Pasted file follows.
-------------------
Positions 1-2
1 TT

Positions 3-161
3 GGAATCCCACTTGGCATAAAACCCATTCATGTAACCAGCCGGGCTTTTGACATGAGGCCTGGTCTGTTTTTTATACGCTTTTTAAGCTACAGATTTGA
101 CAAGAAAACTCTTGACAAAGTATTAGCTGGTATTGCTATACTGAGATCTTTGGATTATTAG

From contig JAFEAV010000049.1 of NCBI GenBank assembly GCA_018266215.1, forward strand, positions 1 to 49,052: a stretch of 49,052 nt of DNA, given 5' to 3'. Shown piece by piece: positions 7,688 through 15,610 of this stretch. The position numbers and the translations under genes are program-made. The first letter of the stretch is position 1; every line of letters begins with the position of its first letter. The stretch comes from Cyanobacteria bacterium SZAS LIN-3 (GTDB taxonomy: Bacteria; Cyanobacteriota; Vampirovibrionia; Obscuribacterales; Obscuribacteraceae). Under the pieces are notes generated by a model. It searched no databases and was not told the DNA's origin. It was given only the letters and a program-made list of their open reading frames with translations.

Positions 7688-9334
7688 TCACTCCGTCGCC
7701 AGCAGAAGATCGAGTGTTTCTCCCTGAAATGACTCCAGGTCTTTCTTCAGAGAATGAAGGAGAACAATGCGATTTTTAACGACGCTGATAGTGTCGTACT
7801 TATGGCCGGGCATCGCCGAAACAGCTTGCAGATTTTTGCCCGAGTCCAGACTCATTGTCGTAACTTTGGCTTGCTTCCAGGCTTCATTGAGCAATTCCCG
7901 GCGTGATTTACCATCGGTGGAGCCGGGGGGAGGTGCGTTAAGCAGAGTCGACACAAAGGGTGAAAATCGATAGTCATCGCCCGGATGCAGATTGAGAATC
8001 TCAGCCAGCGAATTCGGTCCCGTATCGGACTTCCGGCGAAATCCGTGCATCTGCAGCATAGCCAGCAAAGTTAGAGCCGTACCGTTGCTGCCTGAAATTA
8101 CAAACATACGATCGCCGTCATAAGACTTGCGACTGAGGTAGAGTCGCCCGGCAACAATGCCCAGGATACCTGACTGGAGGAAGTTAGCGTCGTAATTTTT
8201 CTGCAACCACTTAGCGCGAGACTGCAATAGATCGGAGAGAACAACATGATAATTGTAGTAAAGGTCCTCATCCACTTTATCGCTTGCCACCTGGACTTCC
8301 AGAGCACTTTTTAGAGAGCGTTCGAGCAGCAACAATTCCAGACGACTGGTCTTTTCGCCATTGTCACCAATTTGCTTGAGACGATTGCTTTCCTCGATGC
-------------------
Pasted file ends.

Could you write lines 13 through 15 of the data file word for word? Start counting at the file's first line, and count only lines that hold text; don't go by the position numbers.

8101 CAAACATACGATCGCCGTCATAAGACTTGCGACTGAGGTAGAGTCGCCCGGCAACAATGCCCAGGATACCTGACTGGAGGAAGTTAGCGTCGTAATTTTT
8201 CTGCAACCACTTAGCGCGAGACTGCAATAGATCGGAGAGAACAACATGATAATTGTAGTAAAGGTCCTCATCCACTTTATCGCTTGCCACCTGGACTTCC
8301 AGAGCACTTTTTAGAGAGCGTTCGAGCAGCAACAATTCCAGACGACTGGTCTTTTCGCCATTGTCACCAATTTGCTTGAGACGATTGCTTTCCTCGATGC